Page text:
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FLOATING STORAGE AND REGASIFICATION UNITS: AN EMERGING MODEL

The last three years saw a general decline in the Floating Storage and Regasification Unit (FSRU) sector. These years have seen a change in the pervading business model, with innovative ideas being actualised. The reasons and factors behind this new trend have not been well understood by all.
In a previous  article, Floating Storage and Regasification Units (FSRUs), the trade of Liquefied Natural Gas (LNG) was examined, with a specific focus on FSRUs, which is becoming more commonly used in transporting LNG as well as regasifying LNG into natural gas. This article picks up from the previously mentioned article, with a focus on the current market trends between 2017 and 2019.
 
Between 2017 and 2019, the number of FSRUs in operating as terminals increased by only one unit, although there was growth in other aspects of the industry. Different countries have also begun (or continued, as the case may be) working towards having FSRUs operations as a preferred model. There has also been the introduction of the mini-FSRU, showing the industry is still going through various forms of innovations. Some nations discontinued FSRU projects due to reasons such as increased production from their gas fields.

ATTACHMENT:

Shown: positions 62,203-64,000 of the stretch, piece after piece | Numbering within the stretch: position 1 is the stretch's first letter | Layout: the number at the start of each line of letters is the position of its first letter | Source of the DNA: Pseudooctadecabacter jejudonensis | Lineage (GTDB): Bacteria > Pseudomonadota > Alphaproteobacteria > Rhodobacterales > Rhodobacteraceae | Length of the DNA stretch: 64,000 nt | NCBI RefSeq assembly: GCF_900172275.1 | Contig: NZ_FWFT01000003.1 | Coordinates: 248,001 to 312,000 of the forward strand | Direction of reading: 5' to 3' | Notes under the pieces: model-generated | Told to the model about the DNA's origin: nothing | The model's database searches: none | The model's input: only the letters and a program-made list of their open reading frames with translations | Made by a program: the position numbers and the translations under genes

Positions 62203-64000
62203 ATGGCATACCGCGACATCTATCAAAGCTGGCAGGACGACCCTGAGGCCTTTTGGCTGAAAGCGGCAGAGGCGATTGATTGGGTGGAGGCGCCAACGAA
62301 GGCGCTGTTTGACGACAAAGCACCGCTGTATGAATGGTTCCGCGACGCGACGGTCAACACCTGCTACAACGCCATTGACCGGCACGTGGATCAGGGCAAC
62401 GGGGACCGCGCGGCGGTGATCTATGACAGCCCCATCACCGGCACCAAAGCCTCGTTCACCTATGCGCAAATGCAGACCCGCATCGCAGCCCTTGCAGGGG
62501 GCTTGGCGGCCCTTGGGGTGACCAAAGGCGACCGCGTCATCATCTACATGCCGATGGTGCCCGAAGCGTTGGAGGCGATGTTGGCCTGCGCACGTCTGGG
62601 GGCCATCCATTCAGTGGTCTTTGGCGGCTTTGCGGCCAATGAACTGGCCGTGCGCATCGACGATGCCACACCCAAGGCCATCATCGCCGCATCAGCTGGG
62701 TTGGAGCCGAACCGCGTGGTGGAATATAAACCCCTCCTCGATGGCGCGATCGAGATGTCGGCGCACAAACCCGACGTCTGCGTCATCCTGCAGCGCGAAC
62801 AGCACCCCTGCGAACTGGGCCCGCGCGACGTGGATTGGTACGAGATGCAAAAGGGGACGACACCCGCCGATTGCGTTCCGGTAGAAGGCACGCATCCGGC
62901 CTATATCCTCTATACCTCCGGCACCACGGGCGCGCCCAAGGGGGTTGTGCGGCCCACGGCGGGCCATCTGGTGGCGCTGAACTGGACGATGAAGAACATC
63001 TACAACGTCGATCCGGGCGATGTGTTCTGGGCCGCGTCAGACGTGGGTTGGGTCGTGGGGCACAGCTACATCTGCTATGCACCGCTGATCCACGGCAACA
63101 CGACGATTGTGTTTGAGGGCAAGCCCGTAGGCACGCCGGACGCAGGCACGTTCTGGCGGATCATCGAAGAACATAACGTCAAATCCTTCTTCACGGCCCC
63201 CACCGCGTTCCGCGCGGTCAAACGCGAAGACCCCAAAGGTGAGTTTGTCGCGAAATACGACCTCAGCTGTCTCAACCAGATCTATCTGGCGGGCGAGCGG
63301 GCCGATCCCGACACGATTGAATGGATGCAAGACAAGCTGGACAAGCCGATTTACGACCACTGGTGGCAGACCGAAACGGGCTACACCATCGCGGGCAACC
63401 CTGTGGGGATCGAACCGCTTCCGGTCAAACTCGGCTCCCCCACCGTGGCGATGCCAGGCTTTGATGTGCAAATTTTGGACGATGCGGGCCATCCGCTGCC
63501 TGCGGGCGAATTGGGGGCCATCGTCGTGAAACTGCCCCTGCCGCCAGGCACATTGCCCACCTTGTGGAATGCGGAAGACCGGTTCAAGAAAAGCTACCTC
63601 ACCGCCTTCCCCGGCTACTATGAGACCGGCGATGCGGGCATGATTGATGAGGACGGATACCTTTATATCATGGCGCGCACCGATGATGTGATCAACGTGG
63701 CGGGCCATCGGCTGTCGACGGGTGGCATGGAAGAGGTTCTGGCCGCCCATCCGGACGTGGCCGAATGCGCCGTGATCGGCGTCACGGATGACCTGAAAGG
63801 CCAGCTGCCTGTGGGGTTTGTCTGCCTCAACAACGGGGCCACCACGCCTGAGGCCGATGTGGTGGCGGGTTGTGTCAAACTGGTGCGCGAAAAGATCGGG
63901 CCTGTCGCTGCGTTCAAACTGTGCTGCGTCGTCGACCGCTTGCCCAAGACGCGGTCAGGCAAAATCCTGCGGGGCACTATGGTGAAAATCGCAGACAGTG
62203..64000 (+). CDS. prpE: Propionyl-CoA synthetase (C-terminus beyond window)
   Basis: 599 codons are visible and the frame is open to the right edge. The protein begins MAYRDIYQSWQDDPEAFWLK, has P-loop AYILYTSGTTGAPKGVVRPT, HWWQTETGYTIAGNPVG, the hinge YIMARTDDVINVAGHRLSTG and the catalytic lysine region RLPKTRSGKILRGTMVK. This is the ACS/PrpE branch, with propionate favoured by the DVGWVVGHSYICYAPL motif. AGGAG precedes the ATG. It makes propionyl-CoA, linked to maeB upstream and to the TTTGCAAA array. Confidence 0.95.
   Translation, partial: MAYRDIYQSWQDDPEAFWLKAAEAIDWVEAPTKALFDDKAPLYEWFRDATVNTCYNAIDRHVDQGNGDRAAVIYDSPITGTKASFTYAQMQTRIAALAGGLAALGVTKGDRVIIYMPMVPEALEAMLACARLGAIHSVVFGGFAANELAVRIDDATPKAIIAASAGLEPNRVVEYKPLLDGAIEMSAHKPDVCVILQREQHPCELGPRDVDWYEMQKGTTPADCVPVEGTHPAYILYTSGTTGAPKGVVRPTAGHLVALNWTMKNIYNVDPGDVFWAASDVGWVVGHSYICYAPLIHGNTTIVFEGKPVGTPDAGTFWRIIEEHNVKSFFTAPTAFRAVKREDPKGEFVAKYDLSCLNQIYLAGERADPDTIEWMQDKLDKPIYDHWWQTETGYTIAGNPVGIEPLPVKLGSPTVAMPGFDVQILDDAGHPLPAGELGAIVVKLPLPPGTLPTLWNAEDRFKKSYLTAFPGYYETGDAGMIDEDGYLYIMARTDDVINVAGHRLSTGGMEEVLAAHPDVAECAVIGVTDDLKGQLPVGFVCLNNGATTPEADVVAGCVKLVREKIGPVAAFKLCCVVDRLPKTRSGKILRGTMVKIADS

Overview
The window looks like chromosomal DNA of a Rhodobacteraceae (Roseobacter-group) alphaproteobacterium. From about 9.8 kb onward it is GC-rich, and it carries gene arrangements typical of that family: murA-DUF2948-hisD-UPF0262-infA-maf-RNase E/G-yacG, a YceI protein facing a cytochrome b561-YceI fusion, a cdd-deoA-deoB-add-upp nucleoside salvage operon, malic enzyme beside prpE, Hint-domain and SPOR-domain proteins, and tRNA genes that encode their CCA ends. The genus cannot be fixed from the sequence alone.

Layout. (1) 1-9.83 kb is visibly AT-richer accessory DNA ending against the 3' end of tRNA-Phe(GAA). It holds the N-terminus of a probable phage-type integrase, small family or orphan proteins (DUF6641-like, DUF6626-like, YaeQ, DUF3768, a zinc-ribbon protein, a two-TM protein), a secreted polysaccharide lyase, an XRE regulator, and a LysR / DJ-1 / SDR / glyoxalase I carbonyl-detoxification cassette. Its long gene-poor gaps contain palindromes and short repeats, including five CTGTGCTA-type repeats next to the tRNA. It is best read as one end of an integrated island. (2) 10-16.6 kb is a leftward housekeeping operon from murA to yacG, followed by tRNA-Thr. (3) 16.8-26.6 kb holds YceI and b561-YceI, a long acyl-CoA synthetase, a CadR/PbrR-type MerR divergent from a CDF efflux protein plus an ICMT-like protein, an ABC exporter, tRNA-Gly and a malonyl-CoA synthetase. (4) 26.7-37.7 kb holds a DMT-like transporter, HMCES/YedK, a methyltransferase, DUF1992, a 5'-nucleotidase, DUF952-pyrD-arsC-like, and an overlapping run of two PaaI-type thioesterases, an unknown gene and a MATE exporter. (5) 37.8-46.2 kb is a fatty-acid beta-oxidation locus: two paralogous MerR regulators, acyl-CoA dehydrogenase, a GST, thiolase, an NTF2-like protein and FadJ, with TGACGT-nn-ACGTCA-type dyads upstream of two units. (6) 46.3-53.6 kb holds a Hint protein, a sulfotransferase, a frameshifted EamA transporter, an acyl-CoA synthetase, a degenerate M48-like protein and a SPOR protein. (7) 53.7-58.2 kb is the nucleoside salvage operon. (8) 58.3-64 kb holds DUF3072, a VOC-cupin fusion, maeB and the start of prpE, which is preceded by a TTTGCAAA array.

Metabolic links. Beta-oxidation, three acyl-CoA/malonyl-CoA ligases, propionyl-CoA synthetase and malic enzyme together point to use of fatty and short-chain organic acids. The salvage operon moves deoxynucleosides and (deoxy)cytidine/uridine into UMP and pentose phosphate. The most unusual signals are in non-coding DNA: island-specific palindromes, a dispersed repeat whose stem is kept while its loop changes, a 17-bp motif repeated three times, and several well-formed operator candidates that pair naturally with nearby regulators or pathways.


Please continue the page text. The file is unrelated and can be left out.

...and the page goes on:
Changes in the FSRU Sector between 2017 and 2019

Vessels in Operation
In 2017, there were 26 FSRU vessels in operation, with 23 functioning as terminals while the other three functioned as LNG tankers. By 2019, the number of units operating as terminals had increased to 24, while those operating as LNG tankers had grown to 10. This gives a total of 8 FSRUs added to the number, although the distribution was uneven. The 16 years between 2001 and 2016 produced 26 FSRUs while the three years between 2017 and 2019 produced an additional 8. The three year period from 2015 to 2017 saw a the highest growth rate of FRSUs with 15 FSRUs produced within that period. . This shows the production rate has reduced in the past couple of years.